Competition and IP Interface: Two Old Case Notes and One New

Mr Justice Etherton's judgment in Attheraces Ltd and another v British Horse Racing Board and another [2005] EWHC 3015 (Ch) (21 Dec 2005) appeared on the BAILII website just as I was updating and transposing two older case notes on the Antitrust/IP Interface.

Old Case Notes
The first of those two old case notes was the Commission's decision in the IFPI Simulcasting Exemption. Since the exemption was for a very short period and it was granted under Reg 17 which has now been repealed it is largely of historical importance. The second case note, the Court of Appeal's decision in Intel Corporation v Via Technologies Inc. and others [2002] EWCA Civ 1905 (20 Dec 2002) is very much of current interest. It is an example of a Euro-defence that does work in contrast to Sportswear Company Spa and another v Ghattaura (t/a "Gs3") [2005] EWHC 2087 (Ch) (3 Oct 2005 which did not and which I mentioned here in "Euro Defences: Another one bites the Dust" on 6 Oct 2005.

New Case Note
The new case is Attheraces. This was a claim by a provider of TV footage, sound commentary and other content to broadcasters and website owners against the owner of a massive database of race meetings, runners, times and similar information for an injunction, declaration and other relief to restrain an abuse of a dominant position under art 82 of the Treaty of Rome and s.18 of the Competition Act 1998. The alleged abuse was "excessive, unfair and discriminatory pricing by the defendants.

The judge found for the claimant content providers. The product supplied by the defendants was UK pre-race data, that is to say dates, times, entrants and other pedestrian data and nothing more. He rejected the defendants' contention that it represented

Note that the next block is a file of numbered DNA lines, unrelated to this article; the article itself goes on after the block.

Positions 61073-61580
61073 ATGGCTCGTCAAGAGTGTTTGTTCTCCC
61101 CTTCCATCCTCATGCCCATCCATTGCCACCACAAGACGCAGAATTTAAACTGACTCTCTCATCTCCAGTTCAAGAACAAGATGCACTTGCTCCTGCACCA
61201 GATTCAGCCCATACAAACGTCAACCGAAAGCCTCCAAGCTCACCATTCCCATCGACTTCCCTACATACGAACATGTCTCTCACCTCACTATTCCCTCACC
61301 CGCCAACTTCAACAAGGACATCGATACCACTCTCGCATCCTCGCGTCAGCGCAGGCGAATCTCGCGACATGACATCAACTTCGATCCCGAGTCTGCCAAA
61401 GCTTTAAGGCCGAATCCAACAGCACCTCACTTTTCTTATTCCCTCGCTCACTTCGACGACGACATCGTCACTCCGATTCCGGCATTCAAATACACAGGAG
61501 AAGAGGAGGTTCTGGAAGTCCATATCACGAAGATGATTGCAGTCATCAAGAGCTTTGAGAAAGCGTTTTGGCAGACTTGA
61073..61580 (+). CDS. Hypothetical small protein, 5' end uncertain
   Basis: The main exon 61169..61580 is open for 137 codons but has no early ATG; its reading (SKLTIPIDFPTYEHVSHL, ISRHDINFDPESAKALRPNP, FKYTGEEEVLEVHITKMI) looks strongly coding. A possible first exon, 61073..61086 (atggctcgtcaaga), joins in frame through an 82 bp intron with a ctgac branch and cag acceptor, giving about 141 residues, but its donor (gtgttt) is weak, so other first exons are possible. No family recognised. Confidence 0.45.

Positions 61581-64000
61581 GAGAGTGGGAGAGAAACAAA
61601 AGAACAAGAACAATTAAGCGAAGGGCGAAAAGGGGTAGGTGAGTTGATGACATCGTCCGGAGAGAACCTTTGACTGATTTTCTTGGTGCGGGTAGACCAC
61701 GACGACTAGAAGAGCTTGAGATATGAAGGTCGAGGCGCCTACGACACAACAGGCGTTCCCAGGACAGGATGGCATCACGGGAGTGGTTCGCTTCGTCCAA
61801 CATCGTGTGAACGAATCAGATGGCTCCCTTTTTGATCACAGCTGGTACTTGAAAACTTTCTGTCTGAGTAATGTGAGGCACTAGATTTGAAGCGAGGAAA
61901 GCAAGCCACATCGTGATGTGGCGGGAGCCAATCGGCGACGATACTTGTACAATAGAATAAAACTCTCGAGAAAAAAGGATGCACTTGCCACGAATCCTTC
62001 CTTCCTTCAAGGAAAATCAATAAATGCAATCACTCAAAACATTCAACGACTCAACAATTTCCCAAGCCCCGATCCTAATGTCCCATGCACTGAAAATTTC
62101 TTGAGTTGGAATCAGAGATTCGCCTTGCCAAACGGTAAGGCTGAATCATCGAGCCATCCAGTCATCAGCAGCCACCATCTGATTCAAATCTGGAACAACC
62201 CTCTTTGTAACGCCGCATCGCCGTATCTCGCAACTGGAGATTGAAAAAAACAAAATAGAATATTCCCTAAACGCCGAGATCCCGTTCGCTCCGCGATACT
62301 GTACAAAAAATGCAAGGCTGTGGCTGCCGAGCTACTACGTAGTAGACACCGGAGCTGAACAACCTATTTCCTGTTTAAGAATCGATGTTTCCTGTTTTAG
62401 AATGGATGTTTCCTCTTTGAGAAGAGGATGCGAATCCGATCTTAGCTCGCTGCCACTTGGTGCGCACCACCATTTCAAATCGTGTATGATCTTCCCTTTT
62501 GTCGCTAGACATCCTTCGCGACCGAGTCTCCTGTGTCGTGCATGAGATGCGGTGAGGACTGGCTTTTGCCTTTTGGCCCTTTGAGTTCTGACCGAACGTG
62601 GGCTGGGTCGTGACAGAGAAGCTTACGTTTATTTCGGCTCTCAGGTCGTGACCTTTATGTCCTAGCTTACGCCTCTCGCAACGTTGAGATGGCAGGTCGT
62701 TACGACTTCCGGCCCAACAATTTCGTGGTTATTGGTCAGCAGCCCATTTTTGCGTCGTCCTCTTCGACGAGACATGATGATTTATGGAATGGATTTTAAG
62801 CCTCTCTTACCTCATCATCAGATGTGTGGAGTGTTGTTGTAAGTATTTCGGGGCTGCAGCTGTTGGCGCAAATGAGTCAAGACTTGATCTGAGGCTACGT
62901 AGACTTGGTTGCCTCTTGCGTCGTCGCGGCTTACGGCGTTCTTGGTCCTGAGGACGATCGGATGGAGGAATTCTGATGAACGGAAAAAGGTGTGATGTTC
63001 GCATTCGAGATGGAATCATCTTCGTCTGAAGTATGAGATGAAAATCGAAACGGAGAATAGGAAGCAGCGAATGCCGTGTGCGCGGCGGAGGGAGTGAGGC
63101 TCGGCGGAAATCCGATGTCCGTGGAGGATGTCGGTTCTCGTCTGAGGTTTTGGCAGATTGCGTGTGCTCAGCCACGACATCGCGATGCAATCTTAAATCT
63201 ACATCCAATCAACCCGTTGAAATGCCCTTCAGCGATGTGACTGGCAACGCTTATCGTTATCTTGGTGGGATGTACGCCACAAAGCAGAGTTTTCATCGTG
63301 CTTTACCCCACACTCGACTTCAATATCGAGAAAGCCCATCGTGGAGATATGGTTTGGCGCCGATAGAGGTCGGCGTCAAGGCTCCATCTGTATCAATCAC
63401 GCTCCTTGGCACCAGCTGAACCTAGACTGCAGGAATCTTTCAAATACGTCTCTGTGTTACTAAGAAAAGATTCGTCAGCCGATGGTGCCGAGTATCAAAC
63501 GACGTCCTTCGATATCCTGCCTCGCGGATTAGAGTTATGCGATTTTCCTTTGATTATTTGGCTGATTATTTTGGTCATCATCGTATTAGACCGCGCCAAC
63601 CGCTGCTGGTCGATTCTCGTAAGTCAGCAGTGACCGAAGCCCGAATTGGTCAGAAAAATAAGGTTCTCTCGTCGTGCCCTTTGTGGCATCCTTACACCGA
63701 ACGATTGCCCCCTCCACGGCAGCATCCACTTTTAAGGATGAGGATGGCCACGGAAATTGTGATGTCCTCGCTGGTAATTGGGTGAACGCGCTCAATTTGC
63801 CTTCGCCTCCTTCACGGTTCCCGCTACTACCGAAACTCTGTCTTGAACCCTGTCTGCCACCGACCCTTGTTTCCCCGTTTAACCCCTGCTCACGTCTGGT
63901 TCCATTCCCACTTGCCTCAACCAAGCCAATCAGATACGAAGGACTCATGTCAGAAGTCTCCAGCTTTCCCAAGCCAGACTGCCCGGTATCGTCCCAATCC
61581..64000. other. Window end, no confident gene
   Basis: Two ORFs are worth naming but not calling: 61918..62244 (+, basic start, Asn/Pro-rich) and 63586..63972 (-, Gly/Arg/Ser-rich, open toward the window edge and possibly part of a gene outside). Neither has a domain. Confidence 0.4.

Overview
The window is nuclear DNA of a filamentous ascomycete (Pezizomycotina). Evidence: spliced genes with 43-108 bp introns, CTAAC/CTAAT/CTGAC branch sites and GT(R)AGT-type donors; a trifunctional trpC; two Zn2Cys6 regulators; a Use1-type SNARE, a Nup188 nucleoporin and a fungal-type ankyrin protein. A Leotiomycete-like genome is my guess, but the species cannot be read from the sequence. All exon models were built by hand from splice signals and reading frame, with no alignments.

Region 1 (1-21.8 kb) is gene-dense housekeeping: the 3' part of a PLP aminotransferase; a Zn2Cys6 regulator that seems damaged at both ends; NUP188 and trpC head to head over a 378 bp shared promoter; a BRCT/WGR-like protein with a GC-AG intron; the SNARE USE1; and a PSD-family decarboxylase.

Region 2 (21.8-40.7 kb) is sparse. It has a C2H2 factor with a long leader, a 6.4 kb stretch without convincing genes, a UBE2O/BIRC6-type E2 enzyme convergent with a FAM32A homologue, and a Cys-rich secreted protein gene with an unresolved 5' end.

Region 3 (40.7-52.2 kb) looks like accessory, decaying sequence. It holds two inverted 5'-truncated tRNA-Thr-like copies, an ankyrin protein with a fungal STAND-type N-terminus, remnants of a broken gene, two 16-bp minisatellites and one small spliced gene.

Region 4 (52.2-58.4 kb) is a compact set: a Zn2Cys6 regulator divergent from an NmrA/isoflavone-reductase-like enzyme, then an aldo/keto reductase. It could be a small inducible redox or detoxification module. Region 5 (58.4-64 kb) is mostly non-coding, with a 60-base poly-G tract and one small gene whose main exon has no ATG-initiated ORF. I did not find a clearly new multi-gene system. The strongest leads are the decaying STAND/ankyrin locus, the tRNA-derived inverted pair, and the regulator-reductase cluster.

"the ability to create value from the whole show of British racing"
or that it was a bundle comprising both British pre-race data and British racing pictures. The relevant product market was the market for the supply of UK pre-race data to those in the horse racing industry that required such information for the services they provide their customers (in particular bookmakers and producers of TV channels or internet sites relating to horse racing). The geographical extent of that product market, for the purposes of these proceedings, was all countries outside the UK and Ireland.

The defendant horse racing board was dominant in that market. It had abused its market dominance by threatening to terminate the supply of pre-race data to the claimant even though the claimant was an existing customer of the board and pre-race data was an essential facility controlled by the defendant, without which the claimant would be eliminated from the market. There was no objective justification for such conduct. It was irrelevant that the parties were not competitors.

The defendants sought to justify their proposals as to price as being reasonable charges on the claimant's overseas customers who would otherwise be "free riders" but his lordship did not consider that to be a correct description of them as a matter of substance or form. Further the prices proposed prior to the commencement of the proceedings were unfairly excessive, and also discriminated unfairly against the claimant. Further, the defendants continued to insist, until after the commencement of the proceedings, that the claimant enter into an intellectual property licence from the defendants, even though the use by the claimant would not infringe any intellectual property right of the defendants.

The prices specified from time to time were excessive and unfair, and so an abuse of the defendant's dominant position in the market, because they were significantly in excess of the economic value of the pre-race data and not otherwise justified. The economic value of the data is to be measured, on the facts of the case, by the cost of producing the database (about £5m) together with a reasonable return on that cost. The proposed charges were so far in excess of any justifiable allocation of that amount as to be plainly excessive. They were not justified by any application of the economic principle of pricing.


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